What’s on tap — week of April 14 and beyond

I’ll be out, and so will this blog, until April 21. In the meantime, there’s plenty of stuff to do around here. Events associated with Earth Day are highlighted in green.

Saturday, April 12: BugFest at Oak Grove Regional Park. 10 a.m. to 4 p.m. Live insect displays, bug safaris, creepy-crawly cuisine, crafts, games and more. Free, but parking at Oak Grove costs $5. More details here.

Saturday, April 12: San Joaquin Master Gardeners presentation on how to “garden into your golden years.” 10 a.m. to 11:30 a.m., City of Stockton Delta Water Supply Project, 11373 N. Lower Sacramento Road. Call (209) 953-6100 to RSVP. The same class will be held on Saturday, April 19 at 10:30 a.m. at the Manteca Library, 320 W. Center St.

Saturday, April 12: Electronic waste collection event, 9 a.m. to 1 p.m. at the Boyd Service Center in Tracy. Free.

Saturday, April 12: Electronic waste collection event, 9 a.m. to 1 p.m. at the Lodi Transfer Station, 1333 E. Turner Road. Free.

Saturday, April 12-Sunday, April 13: Woodbridge Wilderness Area open to the public from 10 a.m. to 4 p.m. each day. The area is typically open the first three weekends of each month. Explore a quarter-mile of Mokelumne River frontage. Free. More details here.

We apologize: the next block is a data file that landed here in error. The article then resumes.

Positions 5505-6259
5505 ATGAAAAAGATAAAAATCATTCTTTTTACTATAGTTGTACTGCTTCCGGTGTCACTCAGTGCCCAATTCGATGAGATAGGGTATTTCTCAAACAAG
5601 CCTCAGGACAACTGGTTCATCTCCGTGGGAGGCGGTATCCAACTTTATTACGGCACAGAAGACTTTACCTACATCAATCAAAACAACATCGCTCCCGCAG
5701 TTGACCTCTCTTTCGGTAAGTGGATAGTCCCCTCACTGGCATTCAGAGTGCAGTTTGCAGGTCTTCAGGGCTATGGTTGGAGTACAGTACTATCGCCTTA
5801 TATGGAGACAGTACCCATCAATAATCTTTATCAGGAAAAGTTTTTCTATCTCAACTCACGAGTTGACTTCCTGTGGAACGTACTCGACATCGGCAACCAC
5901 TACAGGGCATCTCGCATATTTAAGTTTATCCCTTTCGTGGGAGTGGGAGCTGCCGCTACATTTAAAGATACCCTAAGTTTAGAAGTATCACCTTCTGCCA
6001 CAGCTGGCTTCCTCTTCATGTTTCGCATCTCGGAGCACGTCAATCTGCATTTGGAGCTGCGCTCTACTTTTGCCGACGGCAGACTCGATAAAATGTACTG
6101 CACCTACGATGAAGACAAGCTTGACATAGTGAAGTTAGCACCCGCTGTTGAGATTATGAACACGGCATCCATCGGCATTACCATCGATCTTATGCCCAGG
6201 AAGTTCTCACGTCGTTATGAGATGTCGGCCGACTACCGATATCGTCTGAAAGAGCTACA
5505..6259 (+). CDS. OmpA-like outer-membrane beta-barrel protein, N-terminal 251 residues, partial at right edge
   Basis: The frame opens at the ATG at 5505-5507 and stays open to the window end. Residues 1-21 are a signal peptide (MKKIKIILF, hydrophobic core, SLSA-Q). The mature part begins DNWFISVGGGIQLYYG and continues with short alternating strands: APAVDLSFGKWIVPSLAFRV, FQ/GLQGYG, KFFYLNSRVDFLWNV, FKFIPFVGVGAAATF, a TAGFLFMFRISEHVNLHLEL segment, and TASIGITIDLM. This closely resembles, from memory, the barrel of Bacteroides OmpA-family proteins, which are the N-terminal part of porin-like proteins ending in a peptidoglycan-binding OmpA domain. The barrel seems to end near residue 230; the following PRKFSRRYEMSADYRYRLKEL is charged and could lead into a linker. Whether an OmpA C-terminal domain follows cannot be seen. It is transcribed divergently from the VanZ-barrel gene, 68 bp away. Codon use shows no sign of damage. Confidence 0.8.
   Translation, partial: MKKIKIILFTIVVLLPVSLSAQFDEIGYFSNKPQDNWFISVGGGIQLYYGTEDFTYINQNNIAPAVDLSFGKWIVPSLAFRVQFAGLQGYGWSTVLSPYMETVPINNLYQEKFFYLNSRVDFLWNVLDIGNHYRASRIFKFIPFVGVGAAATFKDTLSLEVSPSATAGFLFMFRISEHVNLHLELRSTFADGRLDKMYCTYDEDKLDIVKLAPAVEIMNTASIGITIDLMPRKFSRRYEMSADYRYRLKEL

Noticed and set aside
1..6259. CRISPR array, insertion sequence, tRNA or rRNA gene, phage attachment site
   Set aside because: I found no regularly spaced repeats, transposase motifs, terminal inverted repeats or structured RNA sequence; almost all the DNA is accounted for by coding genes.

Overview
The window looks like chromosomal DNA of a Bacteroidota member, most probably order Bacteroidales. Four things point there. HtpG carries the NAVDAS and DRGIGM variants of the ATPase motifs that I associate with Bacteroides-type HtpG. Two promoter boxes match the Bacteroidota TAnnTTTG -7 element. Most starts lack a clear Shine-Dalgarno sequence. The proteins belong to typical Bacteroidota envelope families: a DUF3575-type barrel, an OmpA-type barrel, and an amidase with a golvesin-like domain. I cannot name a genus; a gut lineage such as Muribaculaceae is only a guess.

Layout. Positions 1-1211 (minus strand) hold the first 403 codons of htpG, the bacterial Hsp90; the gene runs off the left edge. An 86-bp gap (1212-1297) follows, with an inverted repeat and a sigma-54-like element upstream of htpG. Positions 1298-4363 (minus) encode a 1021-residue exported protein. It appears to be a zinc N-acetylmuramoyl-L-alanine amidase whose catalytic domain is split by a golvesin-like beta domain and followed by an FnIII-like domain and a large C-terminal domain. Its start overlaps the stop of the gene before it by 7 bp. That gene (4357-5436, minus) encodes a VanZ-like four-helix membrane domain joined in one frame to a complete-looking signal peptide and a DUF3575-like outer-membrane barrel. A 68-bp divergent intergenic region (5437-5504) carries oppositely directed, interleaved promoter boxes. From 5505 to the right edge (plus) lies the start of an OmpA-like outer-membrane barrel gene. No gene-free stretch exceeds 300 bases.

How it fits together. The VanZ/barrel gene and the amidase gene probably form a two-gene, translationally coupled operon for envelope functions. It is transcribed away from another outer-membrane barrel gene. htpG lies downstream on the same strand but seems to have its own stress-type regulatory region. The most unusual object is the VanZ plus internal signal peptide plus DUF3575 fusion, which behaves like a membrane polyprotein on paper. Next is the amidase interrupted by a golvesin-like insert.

Thursday, April 17: Redwood School, under the San Joaquin County Office of Education, hosts an Earth Day plant sale fundraiser from 11 a.m. to 1:30 p.m. Proceeds will be used to help pay for a greenhouse and for solar panels. 3555 Wilmarth Road. Information: (209) 931-4047.

Saturday, April 19: City of Manteca hosts free event with paper shredding, free compost and electronic waste recycling. Open to Manteca residents only. 8:30 a.m. to noon at 210 E. Wetmore St.

Saturday, April 19: San Joaquin Master Gardeners program, “What’s Bugging You?” Learn about common garden pests and how to control them. 10 a.m. to noon, Delta Tree Farm, 2900 Lower Sacramento Road.

Saturday, April 19-Sunday, April 20: Free admission at Yosemite National Park. A number of other events are planned for the course of the week, but had not yet been announced at the time of this posting. Check here in the coming weeks.

Tuesday, April 22: University of the Pacific’s ”Spring Seed Swap” from 6 p.m. to 8 p.m. at the Ted and Chris Robb Garden, near the psychology-communication building. People are encouraged to bring seeds, seedlings, transplants and garden goodies. The same evening, a food and hunger presentation is scheduled for 7 p.m. at Vereschagin Alumni House.

Friday, April 25: University of the Pacific “Green Fashion Show” from 8 p.m. to 10 p.m. in the DeRosa University Center ballroom.